from training.npr.org: http://training.npr.org/blog/whats-in-your-bag-gregory-warner/
For this month’s What’s In Your Bag we reached out to Gregory Warner, host of the new NPR podcast Rough Translation. His work has taken him across Pakistan and Afghanistan, and now he is based in New York City after a long stint as NPR’s East Africa correspondent. He carries all of the essential gear
On-scene narration, often called a “standup,” can lend your stories a feeling of urgency, momentum and — when appropriate — drama. When we say audio stories “take you there,” standups are one of the best ways to achieve that. You — the reporter or producer — turn the microphone on yourself and give listeners in-the-moment observations or insights.
Pitching is hard. Every one of us has gotten excited about an idea, prepped it, pitched it … and been shot down. It’s disappointing and, sometimes, demoralizing. Of course, no journalist has a 100 percent pitch acceptance rate. But there are ways you can approach pitching that will increase the likelihood of getting a
The tools we carry around on a daily basis can say a lot about what we do, how and where we work — even our personalities. What’s in your bag? is a new regular series about the tools used by people in public media. We all use the basics, but the way we personalize our kits is where
We all know the classic “5 w” questions journalists ask: Who, what, where, when, why (and bonus, “how”). But you should also consider the six additional questions listed below, which complement those fundamentals. They are informed by journalism but focused on storytelling. Your answers to these questions may change in the process of reporting. That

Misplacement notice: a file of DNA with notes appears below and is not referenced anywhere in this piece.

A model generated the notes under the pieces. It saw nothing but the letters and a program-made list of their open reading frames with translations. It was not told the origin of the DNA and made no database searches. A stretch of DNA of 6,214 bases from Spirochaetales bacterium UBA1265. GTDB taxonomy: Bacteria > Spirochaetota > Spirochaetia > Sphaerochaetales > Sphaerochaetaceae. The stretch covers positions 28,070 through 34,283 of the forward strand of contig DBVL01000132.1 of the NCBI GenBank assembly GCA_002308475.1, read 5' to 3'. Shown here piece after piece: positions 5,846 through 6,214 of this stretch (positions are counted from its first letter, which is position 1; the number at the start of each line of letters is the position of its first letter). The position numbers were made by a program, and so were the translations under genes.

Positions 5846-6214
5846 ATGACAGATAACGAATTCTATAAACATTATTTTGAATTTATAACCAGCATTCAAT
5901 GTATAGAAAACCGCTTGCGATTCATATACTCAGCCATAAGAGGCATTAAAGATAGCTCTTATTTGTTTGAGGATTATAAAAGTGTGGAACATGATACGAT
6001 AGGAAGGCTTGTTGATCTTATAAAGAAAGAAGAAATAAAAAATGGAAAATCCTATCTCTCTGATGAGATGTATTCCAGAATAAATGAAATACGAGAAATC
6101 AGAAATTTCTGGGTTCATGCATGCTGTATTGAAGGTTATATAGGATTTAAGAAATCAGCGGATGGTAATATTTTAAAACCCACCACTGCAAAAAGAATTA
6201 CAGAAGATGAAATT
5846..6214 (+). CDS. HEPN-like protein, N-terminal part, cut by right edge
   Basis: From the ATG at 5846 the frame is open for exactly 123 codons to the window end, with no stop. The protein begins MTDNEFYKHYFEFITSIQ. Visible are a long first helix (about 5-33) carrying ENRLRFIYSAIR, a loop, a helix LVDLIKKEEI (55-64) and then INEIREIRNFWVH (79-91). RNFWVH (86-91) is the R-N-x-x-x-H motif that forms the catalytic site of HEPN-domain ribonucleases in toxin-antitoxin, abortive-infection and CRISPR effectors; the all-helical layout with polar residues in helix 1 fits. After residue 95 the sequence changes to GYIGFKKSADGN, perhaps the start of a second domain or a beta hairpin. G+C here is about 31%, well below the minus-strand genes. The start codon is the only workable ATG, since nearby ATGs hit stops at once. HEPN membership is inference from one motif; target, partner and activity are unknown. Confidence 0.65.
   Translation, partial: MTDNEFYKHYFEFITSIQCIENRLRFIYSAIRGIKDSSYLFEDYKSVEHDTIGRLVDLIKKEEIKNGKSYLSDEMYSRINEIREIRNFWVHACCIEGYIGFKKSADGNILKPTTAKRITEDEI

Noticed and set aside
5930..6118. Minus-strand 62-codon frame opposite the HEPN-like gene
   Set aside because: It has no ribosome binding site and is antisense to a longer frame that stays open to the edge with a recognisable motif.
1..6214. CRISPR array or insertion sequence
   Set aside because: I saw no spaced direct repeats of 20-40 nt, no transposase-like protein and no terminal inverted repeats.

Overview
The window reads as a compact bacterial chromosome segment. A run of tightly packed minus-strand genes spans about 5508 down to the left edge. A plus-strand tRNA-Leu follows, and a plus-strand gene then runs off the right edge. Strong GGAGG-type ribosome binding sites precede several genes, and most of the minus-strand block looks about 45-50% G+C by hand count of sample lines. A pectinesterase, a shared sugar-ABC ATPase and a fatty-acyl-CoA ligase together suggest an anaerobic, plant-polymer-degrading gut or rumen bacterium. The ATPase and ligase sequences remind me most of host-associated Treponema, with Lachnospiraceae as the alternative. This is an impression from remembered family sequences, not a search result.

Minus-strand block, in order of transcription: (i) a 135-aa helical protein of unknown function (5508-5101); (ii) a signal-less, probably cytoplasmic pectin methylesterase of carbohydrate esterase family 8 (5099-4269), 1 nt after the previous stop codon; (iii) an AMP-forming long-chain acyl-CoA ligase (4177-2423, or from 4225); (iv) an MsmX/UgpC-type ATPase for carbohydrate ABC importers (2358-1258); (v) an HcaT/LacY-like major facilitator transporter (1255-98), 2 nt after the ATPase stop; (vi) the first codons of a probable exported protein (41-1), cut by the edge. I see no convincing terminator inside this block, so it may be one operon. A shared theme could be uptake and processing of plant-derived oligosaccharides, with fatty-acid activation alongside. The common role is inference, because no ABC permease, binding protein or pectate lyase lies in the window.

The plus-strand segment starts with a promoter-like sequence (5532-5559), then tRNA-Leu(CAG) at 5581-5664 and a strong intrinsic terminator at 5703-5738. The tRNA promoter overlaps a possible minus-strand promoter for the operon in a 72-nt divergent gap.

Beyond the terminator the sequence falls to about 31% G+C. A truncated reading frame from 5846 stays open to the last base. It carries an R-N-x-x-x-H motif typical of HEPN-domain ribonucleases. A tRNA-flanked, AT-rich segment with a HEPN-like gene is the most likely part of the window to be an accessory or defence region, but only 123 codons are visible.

Over the summer, Sally did a callout on social media asking where public media journalists get their story ideas. The responses were fantastic and spanned everything from standard journalistic practices to creative and humorous anecdotes. We asked her to some of those ideas in this post. It’s a great starting point for the next time you’re
I can’t think of a better way to start a post about leads than with this: “The most important sentence in any article is the first one. If it doesn’t induce the reader to proceed to the second sentence, your article is dead.” — William Zinsser, On Writing Well No one wants a dead article!
Once upon a time … … we sent radio stories out into the ether and judged their success by letters, emails, crude quarterly ratings and annual awards. Now, we can dissect listener behavior, minute by minute. With platforms such as NPR One, we can see the listener tuning in, becoming captivated or dropping out. It’s exciting … and terrifying. Visualizing
I’m biased, but I think the editorial process is the secret ingredient in NPR’s great storytelling. In fact, I’m going to go back and emphasize that word: process. That’s because editing is a collaboration between the reporter and the editor that begins even before the story is assigned. Over time, this collaboration makes for better reporters and better editors.
Watch the webinar For many public radio reporters — even some of the most experienced ones — the prospect of a two-way can be daunting. You’ve been gathering facts and collecting tape, and now, you have to sit down in front of a hot mic and communicate what you’ve learned in conversation with a host. If
1. The flatline story This is the structure of a lot of stories we hear on the radio. It’s a series of quotes from people (the vertical lines) commenting on one topic (horizontal line). He said. She said. Critics disagree. It has a beginning and an end, but gives us little reason to keep listening.
A reporter-in-training once told me she wanted to give up on reporting. On one assignment in an unfamiliar community, people didn’t want to talk to her. She felt out of place — and presumed people wouldn’t talk to her because she wasn’t like them. She thought it was different for me, a person of color.